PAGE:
The National Gallery of Art, long regarded by the public as a rich museum, yesterday disclosed that it is running short of money for buying works of art.

The Gallery, in fact, now has so little cash that if it keeps on buying at the pace of recent years, the money it has set aside for art acquisitions may well be exhausted in 1981.

The Gallery's trustees, who never in the past have discussed cash with candor, yesterday released a detailed description of the Gallery's accounts. In apparent preparation for some sort of national fund-raising campaign, a full financial statement has been appended to the Gallery's annual report for the fiscal year that ended on Sept. 30, 1979.

The Gallery that year spent $3,777,696 buying works of art, leaving only $8.7 million for future acquisitions.

Concerned by the depletion of their acquisition funds, last October the trustees set aside nearly half that sum, about $4 million, leaving only $4.7 million for buying art.

In today's inflated market that is not a lot. A single painting could cost more than that. The Gallery's Leonardo, for example, cost more than $5 million. Last month Norton Simon spent $3.7 million on a single canvas by the Flemish artist Bouts whose name was not a household word before the sale.

"Anything really worthy of the National Gallery is bound to be expensive," its director, Carter Brown, said yesterday. Though in flusher days the Gallery frequently bought pictures with seven-figure price tags, such big acquisitions probably will be rare in the years to come.

In fiscal year 1979, the Gallery was given $18 million by the federal government, though it has never spent such monies buying art. Most of the works it owns came to Washington as gifts; most of those that it has bought were purchased with Mellon family funds.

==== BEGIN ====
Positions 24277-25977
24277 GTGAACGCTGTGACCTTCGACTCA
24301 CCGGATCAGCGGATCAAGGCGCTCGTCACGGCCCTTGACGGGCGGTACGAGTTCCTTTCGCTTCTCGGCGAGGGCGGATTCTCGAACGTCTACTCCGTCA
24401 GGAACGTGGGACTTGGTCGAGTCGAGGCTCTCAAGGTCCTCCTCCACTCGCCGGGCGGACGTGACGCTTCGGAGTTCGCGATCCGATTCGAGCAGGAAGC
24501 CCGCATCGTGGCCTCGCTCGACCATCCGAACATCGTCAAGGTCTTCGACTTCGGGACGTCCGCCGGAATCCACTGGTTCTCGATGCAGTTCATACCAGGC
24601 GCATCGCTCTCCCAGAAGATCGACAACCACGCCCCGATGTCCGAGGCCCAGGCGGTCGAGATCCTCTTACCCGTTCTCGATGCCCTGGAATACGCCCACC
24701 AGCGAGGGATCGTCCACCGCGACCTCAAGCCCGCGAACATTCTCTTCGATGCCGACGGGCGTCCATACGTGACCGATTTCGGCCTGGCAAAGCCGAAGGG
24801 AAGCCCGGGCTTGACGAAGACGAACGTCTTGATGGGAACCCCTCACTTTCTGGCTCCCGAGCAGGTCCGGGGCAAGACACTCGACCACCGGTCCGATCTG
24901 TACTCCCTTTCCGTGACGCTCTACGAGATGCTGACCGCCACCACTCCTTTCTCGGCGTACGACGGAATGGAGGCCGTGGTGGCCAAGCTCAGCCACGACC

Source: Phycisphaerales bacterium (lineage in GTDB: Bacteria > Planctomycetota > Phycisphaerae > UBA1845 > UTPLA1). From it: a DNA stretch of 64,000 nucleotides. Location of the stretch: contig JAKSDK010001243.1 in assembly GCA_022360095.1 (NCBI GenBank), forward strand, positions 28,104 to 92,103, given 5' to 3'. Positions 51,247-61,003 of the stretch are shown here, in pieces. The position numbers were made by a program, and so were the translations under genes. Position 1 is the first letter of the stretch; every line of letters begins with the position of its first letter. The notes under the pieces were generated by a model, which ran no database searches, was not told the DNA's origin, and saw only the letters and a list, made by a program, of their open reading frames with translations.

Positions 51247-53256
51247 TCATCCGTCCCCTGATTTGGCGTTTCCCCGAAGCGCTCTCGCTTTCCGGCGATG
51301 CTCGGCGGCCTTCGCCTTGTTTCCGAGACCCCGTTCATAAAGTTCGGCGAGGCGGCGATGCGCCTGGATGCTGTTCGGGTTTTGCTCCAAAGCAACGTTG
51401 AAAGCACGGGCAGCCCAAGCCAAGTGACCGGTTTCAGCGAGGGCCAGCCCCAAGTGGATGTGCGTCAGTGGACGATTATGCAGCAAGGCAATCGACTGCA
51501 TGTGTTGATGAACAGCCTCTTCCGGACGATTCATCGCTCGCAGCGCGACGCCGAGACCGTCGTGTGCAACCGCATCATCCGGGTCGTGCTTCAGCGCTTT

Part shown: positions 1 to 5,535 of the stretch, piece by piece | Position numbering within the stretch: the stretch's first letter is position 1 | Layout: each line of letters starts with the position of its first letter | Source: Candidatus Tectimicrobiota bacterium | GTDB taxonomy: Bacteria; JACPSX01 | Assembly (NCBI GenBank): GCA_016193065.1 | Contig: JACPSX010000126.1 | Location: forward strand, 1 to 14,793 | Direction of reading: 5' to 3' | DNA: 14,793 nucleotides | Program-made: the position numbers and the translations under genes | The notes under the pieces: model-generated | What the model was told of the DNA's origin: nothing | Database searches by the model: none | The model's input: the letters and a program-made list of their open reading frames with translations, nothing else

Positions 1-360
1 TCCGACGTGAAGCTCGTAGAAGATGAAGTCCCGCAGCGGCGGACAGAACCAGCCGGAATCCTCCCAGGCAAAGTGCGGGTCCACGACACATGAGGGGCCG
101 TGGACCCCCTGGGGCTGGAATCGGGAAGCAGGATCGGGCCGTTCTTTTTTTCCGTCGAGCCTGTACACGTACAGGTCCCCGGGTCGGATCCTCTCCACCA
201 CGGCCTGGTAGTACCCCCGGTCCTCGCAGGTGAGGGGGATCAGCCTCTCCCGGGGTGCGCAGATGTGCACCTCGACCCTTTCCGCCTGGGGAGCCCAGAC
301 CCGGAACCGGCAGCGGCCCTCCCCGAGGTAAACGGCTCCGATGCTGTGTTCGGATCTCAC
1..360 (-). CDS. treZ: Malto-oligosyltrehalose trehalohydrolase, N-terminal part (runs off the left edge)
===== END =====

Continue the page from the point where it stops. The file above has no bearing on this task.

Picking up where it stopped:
The Mellons -- Andrew W. Mellon, and his son and daughter, Paul and the late Ailsa Mellon Bruce -- have given more than $100 million to the Gallery. The Gallery's two buildings are among their gifts.

Andrew Mellon, his daughter, and such generous Gallery patrons as Chester Dale, the Wideners, the Kresses and Lessing Rosenwald are no longer living. Paul Mellon, who now is in his 70s, recently resigned the museum's presidency to become chairman of the board. "We won't be able to rely on the Mellons forever," said John R. Stevenson, who replaced Paul Mellon as president of the Gallery. "One family no longer can resolve our problems."

Many private art museums that once seemed self-sufficient -- the Phillips, for example -- are now seeking outside funds. The Gallery, in the future, will almost certainly compete for such monies. "We're releasing all these figures because we want the public to know our situation -- and to see that our financial problems are their problems too," said Stevenson.

"In order to maintain our curators' morale, and in order to make selections that do not reflect the proclivities of a particular individual, we soon will have to raise new acquisition funds," he added.

It costs $23.7 million a year to operate the Gallery Of the $342 million spent there since it opened in 1937, $211 million, or 62 percent, came from private sources. Income from the Gallery's $19 million endowement pays the salaries of its executives and also helps defray the costs of the lavish installations of its special exhibitions. When Brown first joined the staff, annual attendance there was a few hundred thousand; last year there were 5.5 million visitors at the Gallery, according to the annual report.

The Gallery's curators are aware of their museum's plight. Most of them have seen works of art they hoped to buy go to other institutions. "The Getty museum in California has so much money," said one curator, "they have between $30 million and $50 million in interests every year to spend on acquisitions. How can we compete?"

"We must dispel the myth," said one of his colleagues, "that this place is run by rich old men with huge reserves of cash."